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Bryn Mawr BYOB Brings a Bit of Europe to the Main Line

Pan-seared trout with charred cauliflower, black garlic and mint. Photo by Jason Varney.

Pan-seared trout with charred cauliflower, black garlic and mint. Photo by Jason Varney.

If fresh pasta, seasonal entrées and indulgent desserts are truly the pillars on which Ben and Elena Thomas are building  Restaurant Cerise, it will surely thrive. The Bryn Mawr BYOB’s ever-changing menu has distinct European roots, especially in Paris. Chef Ben Thomas’ pedigree includes culinary school at L’Academie de Cuisine, a Michelin-star mentor in Gerard Pangaud, and time at Le Bec-Fin and Lacroix.

Diners can choose from a handful of seasonal selections on the four-course prix-fixe menu. Appetizers vary wildly, from reliable French onion soup to unconventional beet salad with duck giblets. Among the pastas, the standout lamb ragù is defined by its fall-apart-tender meat and slightly sweet red sauce, which is ladled over al dente rigatoni. Also excellent was the tagliatelle in a walnut-basil pesto.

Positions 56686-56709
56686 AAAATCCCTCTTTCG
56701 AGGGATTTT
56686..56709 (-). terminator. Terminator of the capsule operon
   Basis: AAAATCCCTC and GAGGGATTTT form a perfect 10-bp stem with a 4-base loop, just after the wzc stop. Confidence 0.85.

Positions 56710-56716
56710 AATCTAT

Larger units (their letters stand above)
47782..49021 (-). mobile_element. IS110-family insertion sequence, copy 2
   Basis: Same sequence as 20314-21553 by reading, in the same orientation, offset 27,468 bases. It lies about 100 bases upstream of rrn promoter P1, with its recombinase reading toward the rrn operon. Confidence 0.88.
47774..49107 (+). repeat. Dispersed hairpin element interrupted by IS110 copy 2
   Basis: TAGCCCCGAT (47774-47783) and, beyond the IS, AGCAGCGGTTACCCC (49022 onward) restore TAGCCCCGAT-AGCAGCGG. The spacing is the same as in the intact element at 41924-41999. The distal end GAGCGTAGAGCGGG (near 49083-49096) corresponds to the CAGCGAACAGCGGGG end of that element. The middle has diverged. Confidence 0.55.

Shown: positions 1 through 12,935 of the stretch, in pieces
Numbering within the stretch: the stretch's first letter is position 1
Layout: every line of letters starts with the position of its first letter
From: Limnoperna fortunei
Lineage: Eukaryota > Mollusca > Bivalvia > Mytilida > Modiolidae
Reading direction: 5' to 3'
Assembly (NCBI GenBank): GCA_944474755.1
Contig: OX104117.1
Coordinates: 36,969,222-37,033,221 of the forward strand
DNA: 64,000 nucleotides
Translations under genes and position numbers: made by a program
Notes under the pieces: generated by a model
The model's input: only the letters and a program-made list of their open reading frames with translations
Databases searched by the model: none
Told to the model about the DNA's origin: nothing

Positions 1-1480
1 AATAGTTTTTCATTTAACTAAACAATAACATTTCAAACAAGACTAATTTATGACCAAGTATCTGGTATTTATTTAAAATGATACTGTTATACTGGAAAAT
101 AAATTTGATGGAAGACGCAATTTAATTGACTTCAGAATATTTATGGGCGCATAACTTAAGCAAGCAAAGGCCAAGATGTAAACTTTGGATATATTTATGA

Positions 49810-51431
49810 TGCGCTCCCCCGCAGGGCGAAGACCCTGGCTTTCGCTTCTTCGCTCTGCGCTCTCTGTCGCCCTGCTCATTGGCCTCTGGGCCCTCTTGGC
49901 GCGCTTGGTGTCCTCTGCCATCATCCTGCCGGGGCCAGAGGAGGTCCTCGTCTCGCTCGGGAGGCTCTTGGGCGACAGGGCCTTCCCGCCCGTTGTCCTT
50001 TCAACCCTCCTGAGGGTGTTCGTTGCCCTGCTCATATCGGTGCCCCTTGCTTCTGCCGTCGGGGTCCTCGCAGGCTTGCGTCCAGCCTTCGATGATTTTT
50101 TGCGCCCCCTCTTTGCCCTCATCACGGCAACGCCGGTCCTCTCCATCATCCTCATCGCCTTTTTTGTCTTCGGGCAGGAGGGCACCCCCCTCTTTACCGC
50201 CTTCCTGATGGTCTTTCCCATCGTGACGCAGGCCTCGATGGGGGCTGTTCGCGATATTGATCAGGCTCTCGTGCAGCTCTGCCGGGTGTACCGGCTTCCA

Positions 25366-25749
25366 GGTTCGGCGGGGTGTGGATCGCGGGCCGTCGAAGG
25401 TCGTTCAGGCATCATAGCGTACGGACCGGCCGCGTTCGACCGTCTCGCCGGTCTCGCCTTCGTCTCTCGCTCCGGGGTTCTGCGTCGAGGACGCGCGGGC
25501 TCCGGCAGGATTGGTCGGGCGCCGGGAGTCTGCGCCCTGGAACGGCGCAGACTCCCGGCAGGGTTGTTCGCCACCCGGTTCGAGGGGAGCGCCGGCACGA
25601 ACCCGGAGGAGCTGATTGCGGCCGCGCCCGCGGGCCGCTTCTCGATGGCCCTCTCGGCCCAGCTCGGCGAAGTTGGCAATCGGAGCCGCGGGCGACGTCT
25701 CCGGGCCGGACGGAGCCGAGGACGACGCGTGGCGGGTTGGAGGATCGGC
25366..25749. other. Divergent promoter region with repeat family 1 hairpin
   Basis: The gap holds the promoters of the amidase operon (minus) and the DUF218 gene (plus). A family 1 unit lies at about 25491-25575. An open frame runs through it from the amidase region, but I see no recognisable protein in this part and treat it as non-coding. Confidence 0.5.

Fish is a popular choice among the main-course options—for good reason. The pan-roasted salmon with roasted cauliflower, black garlic and mint makes for a stunningly cohesive dish. Flavorful and cooked to order, our hanger steak was paired with seasoned fries and truffle aioli (though a ho-hum side of sautéed spinach added little flair).

Indulgent dessert options might include rich croissant-bread pudding with apples, or airy olive oil-almond cake with gingered milk.

The service at Cerise is attentive but unfussy. The sound-absorbing panels do a good job of quieting noisy conversations, while the bustling open kitchen and music recall the sights and sounds of a European bistro. Three-course menus are offered Wednesday and Sunday. A kids’ menu  is also available, plus Sunday brunch. 1011 W. Lancaster Ave., Bryn Mawr, (610) 527-4400.